In a much lamented kingdom of imagination and remorse, motherhood stands naked and unabashedly unashamed. What a beautiful girl, the goddess of motherhood has birthed! That’s what I thought when I first beheld you. When I first saw you, my daughter, I thought you must be an incarnation of a rabbi; you had such a host of beautifully woven curls that fell down either side of your robust cheeks. I have to admit I was rather surprised you were a girl.
Before your birth, I had recurring dreams of a young boy with a striped jersey playing on the shores of a sun-drenched beach. In addition, when I had your would-be horoscope cast by a member of Hippocrates Institute staff, the astrologer was quick to assure me a boy was in the offing and standing waiting ready to make his entrance in the wings. So seamlessly convincing was the content of my vivid mode of dreaming, without any hesitation, I went out and bought many blue knitted outfits befitting a handsome, young son. I was completely convinced my dreams would not belie the truth of your gender.
Another telling thing happened after your birth. Here came another great cosmic joke: from the local billing department, I suddenly received in the post, a hospital invoice for a circumcision performed a few days after your much anticipated birth date. Later, when you took your first SAT test, I got a notification from the high school: “Little Ananda has done very well on his college prep tests.” I do not know whether Great Spirit has always fostered a mischievous streak that followed the echo of your footfalls as you progressed even unto the halls of academe.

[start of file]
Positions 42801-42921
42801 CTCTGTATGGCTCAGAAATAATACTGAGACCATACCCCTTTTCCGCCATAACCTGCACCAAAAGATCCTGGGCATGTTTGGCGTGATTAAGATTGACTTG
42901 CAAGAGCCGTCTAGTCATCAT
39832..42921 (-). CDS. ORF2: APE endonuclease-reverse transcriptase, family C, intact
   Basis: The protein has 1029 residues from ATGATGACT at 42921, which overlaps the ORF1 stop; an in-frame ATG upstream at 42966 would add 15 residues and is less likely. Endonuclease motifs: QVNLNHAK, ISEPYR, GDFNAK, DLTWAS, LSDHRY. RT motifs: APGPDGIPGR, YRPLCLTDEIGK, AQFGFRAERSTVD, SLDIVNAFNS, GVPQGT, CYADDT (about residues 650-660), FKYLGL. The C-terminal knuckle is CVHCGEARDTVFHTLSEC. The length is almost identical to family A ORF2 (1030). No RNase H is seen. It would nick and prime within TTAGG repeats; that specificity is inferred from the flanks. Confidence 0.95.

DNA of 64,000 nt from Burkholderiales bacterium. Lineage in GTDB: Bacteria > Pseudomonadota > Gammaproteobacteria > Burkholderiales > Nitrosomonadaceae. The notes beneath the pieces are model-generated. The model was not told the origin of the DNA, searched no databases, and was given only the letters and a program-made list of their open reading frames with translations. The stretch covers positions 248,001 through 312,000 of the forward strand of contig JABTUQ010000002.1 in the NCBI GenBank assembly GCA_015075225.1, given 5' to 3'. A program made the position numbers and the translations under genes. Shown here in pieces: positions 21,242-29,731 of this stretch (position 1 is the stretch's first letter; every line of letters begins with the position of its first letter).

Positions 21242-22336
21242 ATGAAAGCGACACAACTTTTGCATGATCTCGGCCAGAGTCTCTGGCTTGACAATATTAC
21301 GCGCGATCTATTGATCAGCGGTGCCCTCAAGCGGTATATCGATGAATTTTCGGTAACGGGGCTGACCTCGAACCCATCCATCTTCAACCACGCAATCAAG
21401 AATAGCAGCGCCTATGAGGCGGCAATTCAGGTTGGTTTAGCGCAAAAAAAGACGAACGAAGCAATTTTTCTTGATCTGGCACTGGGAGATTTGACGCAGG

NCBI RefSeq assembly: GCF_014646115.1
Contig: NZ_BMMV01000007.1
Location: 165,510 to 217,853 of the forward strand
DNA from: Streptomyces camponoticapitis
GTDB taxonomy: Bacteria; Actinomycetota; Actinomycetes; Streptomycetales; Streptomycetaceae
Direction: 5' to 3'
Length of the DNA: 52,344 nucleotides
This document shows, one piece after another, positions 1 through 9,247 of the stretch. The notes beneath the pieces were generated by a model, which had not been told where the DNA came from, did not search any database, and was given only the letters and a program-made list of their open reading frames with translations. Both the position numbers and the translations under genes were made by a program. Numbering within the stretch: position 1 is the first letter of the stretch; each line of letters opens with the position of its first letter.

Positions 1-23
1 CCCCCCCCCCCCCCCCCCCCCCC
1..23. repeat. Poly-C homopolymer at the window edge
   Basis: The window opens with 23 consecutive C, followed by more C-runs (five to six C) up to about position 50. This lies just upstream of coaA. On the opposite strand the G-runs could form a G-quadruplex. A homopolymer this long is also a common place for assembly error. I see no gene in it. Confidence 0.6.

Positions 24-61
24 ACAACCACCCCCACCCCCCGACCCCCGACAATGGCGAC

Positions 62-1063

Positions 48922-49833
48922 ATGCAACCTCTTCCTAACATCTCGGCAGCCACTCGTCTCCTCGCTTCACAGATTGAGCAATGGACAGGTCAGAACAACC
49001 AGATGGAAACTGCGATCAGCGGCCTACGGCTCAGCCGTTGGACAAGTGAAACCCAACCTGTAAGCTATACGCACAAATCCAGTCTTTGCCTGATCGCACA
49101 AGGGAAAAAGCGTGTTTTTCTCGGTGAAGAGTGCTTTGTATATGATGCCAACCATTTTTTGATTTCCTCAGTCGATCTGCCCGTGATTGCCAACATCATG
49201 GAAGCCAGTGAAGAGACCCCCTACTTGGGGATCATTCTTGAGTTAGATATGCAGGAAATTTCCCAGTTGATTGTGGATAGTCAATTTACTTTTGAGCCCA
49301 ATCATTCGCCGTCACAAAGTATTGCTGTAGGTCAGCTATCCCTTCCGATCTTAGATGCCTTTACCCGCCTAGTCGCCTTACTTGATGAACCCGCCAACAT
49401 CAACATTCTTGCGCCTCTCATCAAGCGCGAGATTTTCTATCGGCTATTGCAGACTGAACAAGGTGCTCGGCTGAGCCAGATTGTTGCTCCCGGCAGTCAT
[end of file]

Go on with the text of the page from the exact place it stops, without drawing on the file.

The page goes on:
There is that connection we share with Great Spirit. You play music and I make sound poetry. When I write it is as if I hear you practicing the violin with such love and reverence I am inspired. That is how I come to write poetry. I can never forget you, my daughter, never.
Knowing every word I’ve written, every soul I’ve ever met has read the book of sorrow. In order to quaff a cup of bitters, what courage does it take? When young, we learn to roll the dice, later we learn to read pig livers and tea leaves. We steel ourselves against disappointment, we flex our muscles, we offer solace to the heart, as yet there is another chalice from which to drink. When birds rise up from the burning lake, they always look for another place in which to rest and restore the shadows of their wings. If love out-poured from a goblet overturned, know this, humility the only potion, the only compass, thirst dissolved in four directions, Mother Earth notwithstanding.
Elizabeth Martina Bishop holds a PhD from Bowling Green State University in American Culture Studies and is now studying for her second PhD, as a candidate in Women’s Spirituality at CIIS. She was a former ballet dancer and now writes poetry. She has published thirty three poetry books.